You were injured at work and are unsure what to do next. You believe you may be eligible for workers’ compensation payments, but you are unsure how to proceed and are anxious about making a mistake that could compromise your claim. So you’d like to speak with a work injury lawyer in your area.
However, you have some reservations about this as well: How can you locate a lawyer in your area? How can you make an educated choice about your legal counsel? What will the cost be, and how long will it take to get benefits?
How Do I Know if I Need a Work Injury Lawyer?
So, first and foremost. How do you know if you require the services of a work injury attorney?
The short answer is that you should consult an attorney if you were injured at work or are suffering from a medical problem that you suspect is related to your job. Workers’ compensation covers a wide range of work-related injuries and illnesses; but, even if you aren’t eligible for workers’ compensation, a lawyer may be able to assist you in obtaining reimbursement for your medical bills, lost wages, and other damages.
To be clear, you do not need to employ an attorney to assist you in filing a claim. You are not required by law to engage a lawyer to represent you. An expert work injury lawyer, on the other hand, will be able to assist you in a variety of ways. An expert lawyer can help you with all areas of your work injury claim, from making sure you tell your employer on time (if required) to ensuring your employer does not retaliate against you.
Clients are represented by work injury lawyers on a contingency-fee basis. Attorneys who work on a contingency basis are only compensated if they are successful in obtaining financial recompense for their clients. Your attorneys’ costs will be determined as a percentage of your overall reward if you obtain benefit payments, a settlement check, or a court verdict. Your lawyer will also bear the costs of pursuing your claim, and you will only be reimbursed if your claim is successful.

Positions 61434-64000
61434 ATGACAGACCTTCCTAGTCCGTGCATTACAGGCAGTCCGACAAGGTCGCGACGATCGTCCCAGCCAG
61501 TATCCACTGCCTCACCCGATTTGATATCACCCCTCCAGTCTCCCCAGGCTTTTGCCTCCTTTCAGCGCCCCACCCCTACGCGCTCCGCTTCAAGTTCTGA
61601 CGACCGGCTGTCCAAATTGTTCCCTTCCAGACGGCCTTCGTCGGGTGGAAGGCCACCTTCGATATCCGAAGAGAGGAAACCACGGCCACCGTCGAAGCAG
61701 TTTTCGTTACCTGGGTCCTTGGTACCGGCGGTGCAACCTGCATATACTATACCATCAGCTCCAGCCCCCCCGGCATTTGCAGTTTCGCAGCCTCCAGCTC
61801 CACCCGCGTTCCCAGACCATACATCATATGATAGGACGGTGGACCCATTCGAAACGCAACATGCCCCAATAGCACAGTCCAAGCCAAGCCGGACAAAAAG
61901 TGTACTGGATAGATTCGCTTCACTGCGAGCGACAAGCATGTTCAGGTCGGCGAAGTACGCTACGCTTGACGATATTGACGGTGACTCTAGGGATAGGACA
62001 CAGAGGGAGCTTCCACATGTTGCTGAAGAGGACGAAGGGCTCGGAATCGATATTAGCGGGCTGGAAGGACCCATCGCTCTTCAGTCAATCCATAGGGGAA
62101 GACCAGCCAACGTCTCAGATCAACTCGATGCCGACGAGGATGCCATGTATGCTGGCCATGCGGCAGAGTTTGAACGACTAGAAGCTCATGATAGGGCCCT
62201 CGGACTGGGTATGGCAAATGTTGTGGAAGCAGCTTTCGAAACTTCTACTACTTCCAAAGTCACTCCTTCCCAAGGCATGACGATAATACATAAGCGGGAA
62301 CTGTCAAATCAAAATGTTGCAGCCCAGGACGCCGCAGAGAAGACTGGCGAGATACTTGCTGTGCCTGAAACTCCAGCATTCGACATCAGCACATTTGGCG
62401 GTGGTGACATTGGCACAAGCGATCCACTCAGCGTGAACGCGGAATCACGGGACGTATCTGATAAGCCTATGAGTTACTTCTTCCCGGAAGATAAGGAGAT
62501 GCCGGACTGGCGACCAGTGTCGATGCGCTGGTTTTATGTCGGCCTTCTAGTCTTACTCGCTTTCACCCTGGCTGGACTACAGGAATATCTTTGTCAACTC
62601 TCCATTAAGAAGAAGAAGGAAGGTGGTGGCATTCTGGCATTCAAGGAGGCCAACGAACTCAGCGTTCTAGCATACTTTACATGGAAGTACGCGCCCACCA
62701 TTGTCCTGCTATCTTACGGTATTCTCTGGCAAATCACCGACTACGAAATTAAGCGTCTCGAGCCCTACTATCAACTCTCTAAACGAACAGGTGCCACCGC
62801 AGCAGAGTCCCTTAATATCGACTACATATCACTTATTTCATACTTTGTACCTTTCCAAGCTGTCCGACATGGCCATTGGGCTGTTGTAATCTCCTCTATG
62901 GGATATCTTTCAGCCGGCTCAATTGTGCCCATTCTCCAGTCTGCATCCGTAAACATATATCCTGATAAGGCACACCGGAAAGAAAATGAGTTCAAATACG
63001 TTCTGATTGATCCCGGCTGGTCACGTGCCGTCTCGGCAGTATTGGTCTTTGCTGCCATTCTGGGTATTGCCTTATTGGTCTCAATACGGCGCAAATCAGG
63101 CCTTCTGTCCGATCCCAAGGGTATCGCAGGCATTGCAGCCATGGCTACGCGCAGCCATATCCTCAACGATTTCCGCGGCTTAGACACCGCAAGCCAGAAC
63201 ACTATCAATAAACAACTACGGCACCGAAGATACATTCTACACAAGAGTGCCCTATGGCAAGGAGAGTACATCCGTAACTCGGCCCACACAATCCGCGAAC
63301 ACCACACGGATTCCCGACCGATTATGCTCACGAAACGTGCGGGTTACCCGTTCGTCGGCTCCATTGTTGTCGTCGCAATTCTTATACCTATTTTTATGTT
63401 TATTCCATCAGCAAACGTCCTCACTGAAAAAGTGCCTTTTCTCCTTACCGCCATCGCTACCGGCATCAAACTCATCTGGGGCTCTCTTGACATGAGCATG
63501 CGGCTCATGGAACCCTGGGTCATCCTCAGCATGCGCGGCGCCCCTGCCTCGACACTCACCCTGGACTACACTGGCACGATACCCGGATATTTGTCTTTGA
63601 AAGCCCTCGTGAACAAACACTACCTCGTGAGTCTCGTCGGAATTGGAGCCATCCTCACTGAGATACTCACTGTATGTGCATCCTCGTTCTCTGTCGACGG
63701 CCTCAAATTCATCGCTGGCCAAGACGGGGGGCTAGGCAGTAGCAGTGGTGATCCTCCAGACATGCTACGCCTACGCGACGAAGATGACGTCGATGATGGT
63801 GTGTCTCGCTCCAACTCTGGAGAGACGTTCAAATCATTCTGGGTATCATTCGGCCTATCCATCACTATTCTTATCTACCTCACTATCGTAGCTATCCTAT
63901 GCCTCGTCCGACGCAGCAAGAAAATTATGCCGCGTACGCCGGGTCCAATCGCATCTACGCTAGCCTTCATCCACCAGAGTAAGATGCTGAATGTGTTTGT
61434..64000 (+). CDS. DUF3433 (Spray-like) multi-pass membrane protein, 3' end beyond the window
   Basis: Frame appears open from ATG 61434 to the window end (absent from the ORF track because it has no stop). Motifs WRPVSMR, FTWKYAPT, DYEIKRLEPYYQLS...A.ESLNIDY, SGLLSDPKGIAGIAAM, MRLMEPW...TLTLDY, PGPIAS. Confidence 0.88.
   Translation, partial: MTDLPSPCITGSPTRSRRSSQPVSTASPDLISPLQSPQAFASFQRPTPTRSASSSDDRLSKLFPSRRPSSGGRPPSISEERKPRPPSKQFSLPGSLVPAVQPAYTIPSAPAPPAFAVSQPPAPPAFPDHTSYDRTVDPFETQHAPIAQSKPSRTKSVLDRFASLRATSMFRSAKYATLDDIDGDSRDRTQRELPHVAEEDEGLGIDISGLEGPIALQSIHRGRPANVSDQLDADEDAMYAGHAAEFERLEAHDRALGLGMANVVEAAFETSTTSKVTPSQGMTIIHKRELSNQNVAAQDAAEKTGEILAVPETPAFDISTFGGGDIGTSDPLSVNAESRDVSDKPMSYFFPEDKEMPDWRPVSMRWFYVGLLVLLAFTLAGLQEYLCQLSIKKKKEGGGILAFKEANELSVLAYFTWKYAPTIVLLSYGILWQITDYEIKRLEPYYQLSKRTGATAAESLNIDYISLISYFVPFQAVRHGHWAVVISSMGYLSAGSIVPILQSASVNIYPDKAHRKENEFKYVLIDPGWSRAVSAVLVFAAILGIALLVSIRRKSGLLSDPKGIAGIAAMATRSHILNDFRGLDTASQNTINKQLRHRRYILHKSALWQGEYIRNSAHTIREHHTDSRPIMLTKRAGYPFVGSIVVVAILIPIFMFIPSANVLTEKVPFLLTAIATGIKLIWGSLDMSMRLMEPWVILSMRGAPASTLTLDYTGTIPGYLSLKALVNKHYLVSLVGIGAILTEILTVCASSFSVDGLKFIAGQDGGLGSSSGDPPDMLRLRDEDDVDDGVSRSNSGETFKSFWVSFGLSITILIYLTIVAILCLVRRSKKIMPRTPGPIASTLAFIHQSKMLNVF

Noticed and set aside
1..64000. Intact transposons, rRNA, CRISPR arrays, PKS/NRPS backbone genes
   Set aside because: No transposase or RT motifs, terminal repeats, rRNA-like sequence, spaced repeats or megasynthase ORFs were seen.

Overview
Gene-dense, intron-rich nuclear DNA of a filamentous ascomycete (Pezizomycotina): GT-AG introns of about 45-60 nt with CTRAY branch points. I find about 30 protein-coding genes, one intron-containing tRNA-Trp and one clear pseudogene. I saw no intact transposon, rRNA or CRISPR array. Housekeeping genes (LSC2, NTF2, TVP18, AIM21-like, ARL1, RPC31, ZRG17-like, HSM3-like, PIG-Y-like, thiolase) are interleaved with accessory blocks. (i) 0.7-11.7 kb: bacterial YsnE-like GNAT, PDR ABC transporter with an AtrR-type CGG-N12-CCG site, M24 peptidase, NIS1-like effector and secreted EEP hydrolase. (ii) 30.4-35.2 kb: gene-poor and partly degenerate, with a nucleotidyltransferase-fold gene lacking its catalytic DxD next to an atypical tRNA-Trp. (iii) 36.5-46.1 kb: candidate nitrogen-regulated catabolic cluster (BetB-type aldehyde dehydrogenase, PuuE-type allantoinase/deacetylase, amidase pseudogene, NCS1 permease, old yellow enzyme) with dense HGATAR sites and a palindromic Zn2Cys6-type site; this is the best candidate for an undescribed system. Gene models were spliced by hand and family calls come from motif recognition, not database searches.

Attorney fees in workers’ compensation lawsuits are frequently regulated by state law. Many lawyers also charge varying percentages based on how much time and effort it takes to get a good outcome (i.e. if it is possible to negotiate a fair settlement or your attorney needs to take your case to trial). In any event, before you accept a settlement, your lawyer should be able to explain his or her fees in full and assist you comprehend how much money you will receive.
How Can I Find a Work Injury Lawyer Near Me?
This is where we come in. If you want to find a work injury lawyer near you, the easiest way to do so is to request a free consultation through WorkInjurySource.com. All of the attorneys you can contact through WorkInjurySource.com handle work injury claims. They all offer free consultations, and they all handle cases on a contingency-fee basis.
WorkInjurySource.com exists solely to connect injured workers with skilled work injury attorneys. While the information on our website is intended to be helpful, it is ultimately intended to help injured workers understand the importance of seeking experienced legal representation. If you are reading this, there is a good chance that you need a lawyer; and, at the very least a local attorney will be able to explain why you should (or shouldn’t) move forward with filing a claim.
What Should I Do to Prepare to Meet with My Attorney?
In order to get the most out of your free initial consultation, you will want to come prepared. Our free checklist, Documents to Collect for Your Work Injury Claim, is a good place to start. You should write down the details of your accident (or other cause of your pain) as well, and it is a good idea to make a list of any questions you think you might want to ask.
It will also be helpful for you to learn more about your claim. While you should rely on your attorney for legal advice, we have published a number of free resources that you can use to familiarize yourself with the terminology and the basic legal issues involved with workers’ compensation claims and personal injury claims involving job-related injuries.